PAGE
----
Endangered killer whales are changing their hunting behavior and one of the reasons could be disturbance from shipping, reveals new research.
Seasonal use of the inland Salish Sea has also changed dramatically due to shifts in their preferred salmon prey.
The area spans from Olympia, Wash., in the south to the Campbell River, British Columbia in the north, and west to Neah Bay – and includes the cities of Seattle and Vancouver.
She added: “The fish-eating Southern Resident killer whales (Orcinus orca) of the northeastern Pacific are listed as endangered in both the USA and Canada.
“The inland waters of Washington State and British Columbia, a region known as the Salish Sea, are designated as Southern Resident critical habitat by both countries.”
The whales have historically had regular monthly presence in the Salish Sea, with peak abundance occurring from May through September.
The study shares 2018–2022 daily occurrence data to build upon and compare to previously published whale presence numbers and to demonstrate more recent habitat shifts.
Dr. Wieland Shields said: “These changes correspond to identified shifts in prey availability, with the continued decline of spring and summer Fraser River Chinook, the increasing importance of Columbia River Chinook in the diet and the overall increased abundance of fall and winter chum in Puget Sound.”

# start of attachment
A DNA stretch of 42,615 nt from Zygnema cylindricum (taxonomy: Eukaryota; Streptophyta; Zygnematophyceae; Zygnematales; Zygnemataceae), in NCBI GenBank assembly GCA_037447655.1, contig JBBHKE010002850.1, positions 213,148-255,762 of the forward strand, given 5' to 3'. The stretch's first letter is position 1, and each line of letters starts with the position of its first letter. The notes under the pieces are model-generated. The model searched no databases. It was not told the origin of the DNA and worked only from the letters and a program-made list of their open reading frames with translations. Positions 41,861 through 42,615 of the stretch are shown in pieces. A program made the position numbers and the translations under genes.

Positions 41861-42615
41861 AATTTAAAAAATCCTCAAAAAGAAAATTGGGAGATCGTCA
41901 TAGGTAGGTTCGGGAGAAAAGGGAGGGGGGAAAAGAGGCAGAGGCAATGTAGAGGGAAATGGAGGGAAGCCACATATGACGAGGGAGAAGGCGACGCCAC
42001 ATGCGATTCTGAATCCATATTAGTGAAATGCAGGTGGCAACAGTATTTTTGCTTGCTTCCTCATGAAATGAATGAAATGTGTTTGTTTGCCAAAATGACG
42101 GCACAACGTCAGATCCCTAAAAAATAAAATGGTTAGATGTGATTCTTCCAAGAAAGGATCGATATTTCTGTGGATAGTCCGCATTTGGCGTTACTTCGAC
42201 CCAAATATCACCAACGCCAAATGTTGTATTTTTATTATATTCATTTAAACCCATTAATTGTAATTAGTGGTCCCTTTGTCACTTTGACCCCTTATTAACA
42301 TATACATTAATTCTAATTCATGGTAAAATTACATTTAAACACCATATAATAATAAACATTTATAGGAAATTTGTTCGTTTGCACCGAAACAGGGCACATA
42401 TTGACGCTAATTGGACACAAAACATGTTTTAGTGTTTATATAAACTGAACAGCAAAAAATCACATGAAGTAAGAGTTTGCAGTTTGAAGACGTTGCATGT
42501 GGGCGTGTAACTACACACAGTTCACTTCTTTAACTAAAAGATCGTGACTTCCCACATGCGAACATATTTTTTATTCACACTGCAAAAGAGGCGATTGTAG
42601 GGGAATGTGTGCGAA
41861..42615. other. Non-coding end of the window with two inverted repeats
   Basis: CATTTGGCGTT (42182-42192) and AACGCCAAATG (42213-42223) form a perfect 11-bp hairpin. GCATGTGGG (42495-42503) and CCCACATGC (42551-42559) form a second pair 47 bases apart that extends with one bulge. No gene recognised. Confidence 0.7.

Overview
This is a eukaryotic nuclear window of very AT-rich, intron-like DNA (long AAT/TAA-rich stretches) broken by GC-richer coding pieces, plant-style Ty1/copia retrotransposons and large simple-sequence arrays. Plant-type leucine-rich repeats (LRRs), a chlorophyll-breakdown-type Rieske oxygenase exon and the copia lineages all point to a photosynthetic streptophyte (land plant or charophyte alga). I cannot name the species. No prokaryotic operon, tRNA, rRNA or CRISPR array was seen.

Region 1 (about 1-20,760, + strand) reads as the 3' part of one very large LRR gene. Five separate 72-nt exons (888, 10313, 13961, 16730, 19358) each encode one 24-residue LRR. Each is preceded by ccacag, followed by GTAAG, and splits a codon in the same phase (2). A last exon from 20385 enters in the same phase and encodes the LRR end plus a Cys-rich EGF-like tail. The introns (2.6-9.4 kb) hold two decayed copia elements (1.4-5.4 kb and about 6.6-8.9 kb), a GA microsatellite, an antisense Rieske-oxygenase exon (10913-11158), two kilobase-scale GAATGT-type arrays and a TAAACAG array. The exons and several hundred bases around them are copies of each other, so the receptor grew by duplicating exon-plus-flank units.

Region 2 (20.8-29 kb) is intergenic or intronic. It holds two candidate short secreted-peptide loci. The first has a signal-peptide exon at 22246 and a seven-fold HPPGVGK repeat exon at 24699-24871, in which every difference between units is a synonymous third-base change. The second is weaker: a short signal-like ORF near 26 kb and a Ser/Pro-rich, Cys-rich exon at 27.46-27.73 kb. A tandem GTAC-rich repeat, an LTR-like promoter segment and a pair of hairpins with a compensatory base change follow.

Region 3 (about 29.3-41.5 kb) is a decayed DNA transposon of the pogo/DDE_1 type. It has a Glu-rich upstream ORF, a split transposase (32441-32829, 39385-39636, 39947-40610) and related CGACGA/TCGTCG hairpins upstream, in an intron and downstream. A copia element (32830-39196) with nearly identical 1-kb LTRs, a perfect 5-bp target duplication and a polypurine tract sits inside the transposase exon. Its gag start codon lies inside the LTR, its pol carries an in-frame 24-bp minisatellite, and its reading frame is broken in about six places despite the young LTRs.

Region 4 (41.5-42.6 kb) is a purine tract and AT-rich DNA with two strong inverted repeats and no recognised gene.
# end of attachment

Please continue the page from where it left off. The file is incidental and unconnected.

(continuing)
Based on reports from an extensive network of community scientists as well as online streaming hydrophones, every Southern Resident occurrence was confirmed
either visually or acoustically.
Dr. Wieland Shields said: “Documented here are the first-ever total absence of the Southern Residents in the Salish Sea in the months of May, June, and August, as well
as their continued overall declining presence in the spring and summer, while fall and winter presence remains relatively high.
Whales are intelligent apex predators that capture our imagination. They can cooperate – following prey more than a mile beneath the waves in complete darkness. They rely on sound.
Dr. Wieland Shields said: “Protecting habitats is a key component of endangered species recovery.
“But to be biologically meaningful, any geographic or temporal protection zones need to overlap in space and time with how the target species is currently using the habitat, rather than based on historic trends.
“This study fills that data gap by demonstrating how these endangered orcas are utilizing the Salish Sea over the last five years and how that has shifted from previous trends.”
Previous studies have documented how new behaviors spread among killer whales over time through cultural transmission.
Orcas are the iconic great white shark’s only predator apart from humans. The huge marine mammals can reach up to 30ft in length and weigh over six tons, feeding on fish, squid, seals and sea birds.
Produced in association with SWNS Talker
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